Artistic jack-of-all-trades David Lynch has expanded his area of interests to nightclub design and ownership. The club, named Silencio, opened on the 31st of August and is being hailed as a response of sorts to hot spots such as Warhol's Factory.
David Lynch has already donned various artistic hats ranging from filmmaker and television director to musician and visual artist. Now his accomplishment repertoire can also include nightclub owner and designer.
Lynch opened his members-only nightclub at 142, Rue Monmartre in Paris on Wednesday says the Hollywood Reporter. The club - called Silencio, which has its namesake in Lynch's film Mulholland Drive - had every last detail "decided on by the master himself," reports the Guardian.
While Lynch himself did not attend the opening, he said he had spent two years working on Silencio. With 1950s-era inspired furniture, the club emits an aura that is - as the Guardian describes - "somewhere between nirvana, a classy Cincinatti cocktail bar circa 1975, and Goldie's mouth."
The 65-year-old Lynch explained to Paula Genone from L'Express: "They say that when men go into their 50s they dream of building gigantic towers to prove their virility."
Between immersing himself in the roles of a movie director, music composer and artist who "made all sorts of objects," Lynch pointed out that he wanted to "make something solid" as opposed to "works that had a beginning and an end."
Every last detail Silencio bears has been carefully thought out including the gold leaf - which is applied by the very same people who do the touch-up work on the dome over Napoleon's tomb. Lynch also said that he would have liked for some "Gypsies in the woods" to carve out the several-thousand gilded mandalas showcased on the walls.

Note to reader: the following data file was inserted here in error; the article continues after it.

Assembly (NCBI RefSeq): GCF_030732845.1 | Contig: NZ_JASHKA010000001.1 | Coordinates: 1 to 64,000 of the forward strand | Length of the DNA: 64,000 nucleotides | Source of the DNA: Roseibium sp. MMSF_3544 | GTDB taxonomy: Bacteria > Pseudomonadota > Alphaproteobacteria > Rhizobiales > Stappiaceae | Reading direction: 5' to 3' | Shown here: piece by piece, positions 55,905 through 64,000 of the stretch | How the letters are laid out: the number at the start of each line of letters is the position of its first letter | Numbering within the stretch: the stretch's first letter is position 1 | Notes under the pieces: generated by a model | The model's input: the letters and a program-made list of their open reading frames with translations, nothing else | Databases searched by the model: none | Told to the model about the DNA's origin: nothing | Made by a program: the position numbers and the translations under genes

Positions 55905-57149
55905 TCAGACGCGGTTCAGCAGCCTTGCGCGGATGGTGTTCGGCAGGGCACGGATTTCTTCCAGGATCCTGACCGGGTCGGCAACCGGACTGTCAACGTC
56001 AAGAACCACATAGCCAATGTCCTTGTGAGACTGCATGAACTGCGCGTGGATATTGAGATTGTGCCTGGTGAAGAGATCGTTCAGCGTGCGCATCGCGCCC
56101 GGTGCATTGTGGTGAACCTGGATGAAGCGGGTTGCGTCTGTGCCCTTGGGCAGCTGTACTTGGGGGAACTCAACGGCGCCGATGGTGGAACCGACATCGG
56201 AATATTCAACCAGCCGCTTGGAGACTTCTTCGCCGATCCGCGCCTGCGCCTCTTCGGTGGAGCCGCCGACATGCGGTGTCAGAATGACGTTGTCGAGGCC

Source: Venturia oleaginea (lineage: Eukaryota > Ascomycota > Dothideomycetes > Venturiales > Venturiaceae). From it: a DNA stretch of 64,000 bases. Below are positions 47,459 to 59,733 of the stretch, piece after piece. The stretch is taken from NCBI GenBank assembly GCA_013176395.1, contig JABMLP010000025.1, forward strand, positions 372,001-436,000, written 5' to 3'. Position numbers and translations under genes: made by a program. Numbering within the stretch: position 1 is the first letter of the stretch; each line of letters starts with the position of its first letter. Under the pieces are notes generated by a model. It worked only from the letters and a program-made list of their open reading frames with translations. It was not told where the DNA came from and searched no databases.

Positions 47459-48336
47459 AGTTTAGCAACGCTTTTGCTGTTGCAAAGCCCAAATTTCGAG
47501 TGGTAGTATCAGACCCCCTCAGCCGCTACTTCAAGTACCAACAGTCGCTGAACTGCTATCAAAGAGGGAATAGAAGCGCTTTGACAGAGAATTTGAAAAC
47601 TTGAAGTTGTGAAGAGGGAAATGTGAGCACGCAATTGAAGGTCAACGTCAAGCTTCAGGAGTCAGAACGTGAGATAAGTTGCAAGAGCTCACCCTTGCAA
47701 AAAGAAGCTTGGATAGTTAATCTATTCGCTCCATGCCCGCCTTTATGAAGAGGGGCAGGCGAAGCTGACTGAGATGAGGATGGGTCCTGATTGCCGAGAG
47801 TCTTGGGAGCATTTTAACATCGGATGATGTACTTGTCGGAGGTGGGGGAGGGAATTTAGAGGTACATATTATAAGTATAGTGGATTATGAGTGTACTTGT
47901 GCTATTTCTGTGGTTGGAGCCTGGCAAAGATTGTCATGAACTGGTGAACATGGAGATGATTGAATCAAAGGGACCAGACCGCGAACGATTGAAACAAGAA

But unfortunately as the Guardian says, "just at that moment Nicolas Sarkozy was deporting them."
Although Lynch apparently refuses to give an answer to the question of if he'll ever make another movie, it seems highly unlikely that he will.
"Silencio is something dear to me. I wanted to create an intimate space where all the arts could come together. There won't be a Warhol-like guru, but it will be open to celebrated artists of all disciplines to come here to programme or create what they want."
The address of the club - number 142 rue de Montmartre - seems to have had great appeal to Lynch in its own right. Said to be a "psychogeographer's dream," Jean-Baptiste Poquelin - better known as Molière - is said to be buried there. Artist Émile Zola printed his open letter, J'accuse in the basement. Renowned socialist Jean Jaurès met his demise in the cafe across the street attempting to put a halt to World War I.
The rate for a basic annual membership to Silencio is €780 (about $1,107) per year. Premium membership runs at €1,500 (about $2,129) and for those under 30 and/or not a resident of France, the cost is €420 (about $596).